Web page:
# Connexions

You are here: Home » Content » m01 - FIR Digital Filters Overview

### Recently Viewed

This feature requires Javascript to be enabled.

# m01 - FIR Digital Filters Overview

Module by: C. Sidney Burrus. E-mail the author

Summary: The finite duration impulse response (FIR) digital filter in one of two structures of linear, time invariant digital filters. It is straight forward to design, capable of linear phase, always stable, and can be implemented using the FFT.

## FIR Digital Filters

There are two types of linear, time-invariant digital filters. We will investigate digital filters with a finite-duration impulse response (FIR) in this section and those with an infinite-duration impulse response (IIR) in another document. FIR filters have characteristics that make them useful in many applications [1,2].

1. FIR filters can achieve an exactly linear phase frequency response
2. FIR filters cannot be unstable.
3. FIR filters are generally less sensitive to coefficient round-off and finite-precision arithmetic than IIR filters.
4. FIR filters design methods are generally linear.
5. FIR filters can be efficiently realized on general or special-purpose hardware.

However, frequency responses that have rapid transition between pass and stop bands are often better realized with IIR filters.

It is the purpose of this section to examine and evaluate these characteristics which are important in the design of the four basic types of linear-phase FIR filters.

Because of the usual methods of implementation, the Finite Impulse Response (FIR) filter is also called a nonrecursive filter or a convolution filter. From the time-domain view of this operation, the FIR filter is sometimes called a moving-average or running-average filter. All of these names represent useful interpretations that are discussed in this section; however, the name, FIR, is most commonly seen in filter-design literature and is used in these notes.

The duration or sequence length of the impulse response of these filters is by definition finite; therefore, the output can be written as a finite convolution sum by

y ( n ) = m = 0 N 1 h ( m ) x ( n m ) y ( n ) = m = 0 N 1 h ( m ) x ( n m )
(1)
where n n and m m are integers, perhaps representing samples in time, and where x ( n ) x ( n ) is the input sequence, y ( n ) y ( n ) the output sequence, and h ( n ) h ( n ) is the length-N impulse response of the filter. With a change of index variables, this can also be written as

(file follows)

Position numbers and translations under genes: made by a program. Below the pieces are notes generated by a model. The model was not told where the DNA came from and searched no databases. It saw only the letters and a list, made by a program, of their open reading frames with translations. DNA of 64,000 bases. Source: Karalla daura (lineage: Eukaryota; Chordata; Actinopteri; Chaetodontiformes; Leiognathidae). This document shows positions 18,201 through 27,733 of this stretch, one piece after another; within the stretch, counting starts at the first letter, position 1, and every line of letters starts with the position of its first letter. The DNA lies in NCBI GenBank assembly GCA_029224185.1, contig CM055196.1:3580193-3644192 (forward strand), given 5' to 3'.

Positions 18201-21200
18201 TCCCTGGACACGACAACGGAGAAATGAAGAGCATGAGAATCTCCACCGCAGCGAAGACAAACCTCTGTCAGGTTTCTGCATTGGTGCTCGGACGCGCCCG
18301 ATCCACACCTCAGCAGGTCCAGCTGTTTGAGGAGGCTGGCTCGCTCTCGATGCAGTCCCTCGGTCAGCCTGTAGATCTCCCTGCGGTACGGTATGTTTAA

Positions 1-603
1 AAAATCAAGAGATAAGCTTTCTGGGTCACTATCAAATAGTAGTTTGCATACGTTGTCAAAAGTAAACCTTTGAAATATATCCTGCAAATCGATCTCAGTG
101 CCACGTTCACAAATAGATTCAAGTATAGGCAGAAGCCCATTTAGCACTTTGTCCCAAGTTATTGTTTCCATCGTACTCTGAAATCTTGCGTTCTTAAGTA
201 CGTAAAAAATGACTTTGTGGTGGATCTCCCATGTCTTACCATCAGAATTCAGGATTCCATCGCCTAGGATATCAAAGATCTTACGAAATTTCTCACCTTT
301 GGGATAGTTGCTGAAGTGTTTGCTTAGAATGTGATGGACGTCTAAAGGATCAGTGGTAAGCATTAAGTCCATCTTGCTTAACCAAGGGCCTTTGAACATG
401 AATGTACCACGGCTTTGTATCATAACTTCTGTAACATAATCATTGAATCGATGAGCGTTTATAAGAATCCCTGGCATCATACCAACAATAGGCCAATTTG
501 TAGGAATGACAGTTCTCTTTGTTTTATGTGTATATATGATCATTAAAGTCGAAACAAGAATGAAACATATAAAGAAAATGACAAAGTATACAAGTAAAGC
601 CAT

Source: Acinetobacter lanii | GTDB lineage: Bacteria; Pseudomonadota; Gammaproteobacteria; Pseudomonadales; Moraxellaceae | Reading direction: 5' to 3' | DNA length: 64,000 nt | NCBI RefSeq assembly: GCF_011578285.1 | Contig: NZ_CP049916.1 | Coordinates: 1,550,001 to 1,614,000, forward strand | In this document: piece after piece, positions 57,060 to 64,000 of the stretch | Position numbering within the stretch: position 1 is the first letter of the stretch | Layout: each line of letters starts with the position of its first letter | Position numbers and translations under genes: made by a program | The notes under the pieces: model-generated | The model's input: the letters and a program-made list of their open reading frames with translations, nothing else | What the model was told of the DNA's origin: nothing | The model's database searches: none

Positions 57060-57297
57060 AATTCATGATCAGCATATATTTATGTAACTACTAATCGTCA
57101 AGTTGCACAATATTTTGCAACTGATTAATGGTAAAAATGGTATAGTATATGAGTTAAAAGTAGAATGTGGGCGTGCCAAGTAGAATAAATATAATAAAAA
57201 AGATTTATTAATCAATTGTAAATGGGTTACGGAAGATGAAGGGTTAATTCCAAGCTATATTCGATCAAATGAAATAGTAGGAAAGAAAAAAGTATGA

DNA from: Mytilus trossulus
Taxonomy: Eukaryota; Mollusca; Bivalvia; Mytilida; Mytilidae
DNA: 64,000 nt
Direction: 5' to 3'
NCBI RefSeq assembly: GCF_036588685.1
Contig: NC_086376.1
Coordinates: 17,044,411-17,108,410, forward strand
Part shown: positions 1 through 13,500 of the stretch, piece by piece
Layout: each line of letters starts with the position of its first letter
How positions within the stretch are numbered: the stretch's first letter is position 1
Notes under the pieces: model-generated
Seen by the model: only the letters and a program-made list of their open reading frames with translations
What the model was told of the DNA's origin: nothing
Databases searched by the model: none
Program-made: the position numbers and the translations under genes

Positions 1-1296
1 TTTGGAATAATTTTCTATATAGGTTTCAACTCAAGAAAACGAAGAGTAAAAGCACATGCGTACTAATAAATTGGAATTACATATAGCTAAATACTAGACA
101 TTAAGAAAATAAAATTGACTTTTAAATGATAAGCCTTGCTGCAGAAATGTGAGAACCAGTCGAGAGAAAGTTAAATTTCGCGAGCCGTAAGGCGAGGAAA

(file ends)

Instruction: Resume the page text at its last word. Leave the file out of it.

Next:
y ( n ) = m = n n N + 1 h ( n m ) x ( m ) . y ( n ) = m = n n N + 1 h ( n m ) x ( m ) .
(2)

If the FIR filter is interpreted as an extension of a moving sum or as a weighted moving average, some of its properties can easily be seen. If one has a sequence of numbers, e.g., prices from the daily stock market for a particular stock, and would like to remove the erratic variations in order to discover longer term trends, each number could be replaced by the average of itself and the preceding three numbers, i.e., the variations within a four-day period would be averaged out" while the longer-term variations would remain. To illustrate how this happens, consider an artificial signal x ( n ) x ( n ) containing a linear term, K 1 n K 1 n , and an undesired oscillating term added to it, such that

x ( n ) = K 1 n + K 2 cos ( π n ) x ( n ) = K 1 n + K 2 cos ( π n )
(3)
If a length-2 averaging filter is used with
h ( n ) = { 1 / 2  for  n = 0 , 1 0  otherwise h ( n ) = { 1 / 2  for  n = 0 , 1 0  otherwise
(4)
it can be verified that, after two outputs, the output y ( n ) y ( n ) is exactly the linear term x ( n ) x ( n ) with a delay of one half sample interval and no oscillation.

This example illustrates the basic FIR filter-design problem: determine N, the number of terms for h ( n ) h ( n ) , and the values of h ( n ) h ( n ) for achieving a desired effect on the signal. The reader should examine simple examples to obtain an intuitive idea of the FIR filter as a moving average; however, this simple time-domain interpretation will not suffice for complicated problems where the concept of frequency becomes more valuable.

## Content actions

PDF | EPUB (?)

### What is an EPUB file?

EPUB is an electronic book format that can be read on a variety of mobile devices.

My Favorites (?)

'My Favorites' is a special kind of lens which you can use to bookmark modules and collections. 'My Favorites' can only be seen by you, and collections saved in 'My Favorites' can remember the last module you were on. You need an account to use 'My Favorites'.

| A lens I own (?)

#### Definition of a lens

##### Lenses

A lens is a custom view of the content in the repository. You can think of it as a fancy kind of list that will let you see content through the eyes of organizations and people you trust.

##### What is in a lens?

Lens makers point to materials (modules and collections), creating a guide that includes their own comments and descriptive tags about the content.

##### Who can create a lens?

Any individual member, a community, or a respected organization.

##### What are tags?

Tags are descriptors added by lens makers to help label content, attaching a vocabulary that is meaningful in the context of the lens.

| External bookmarks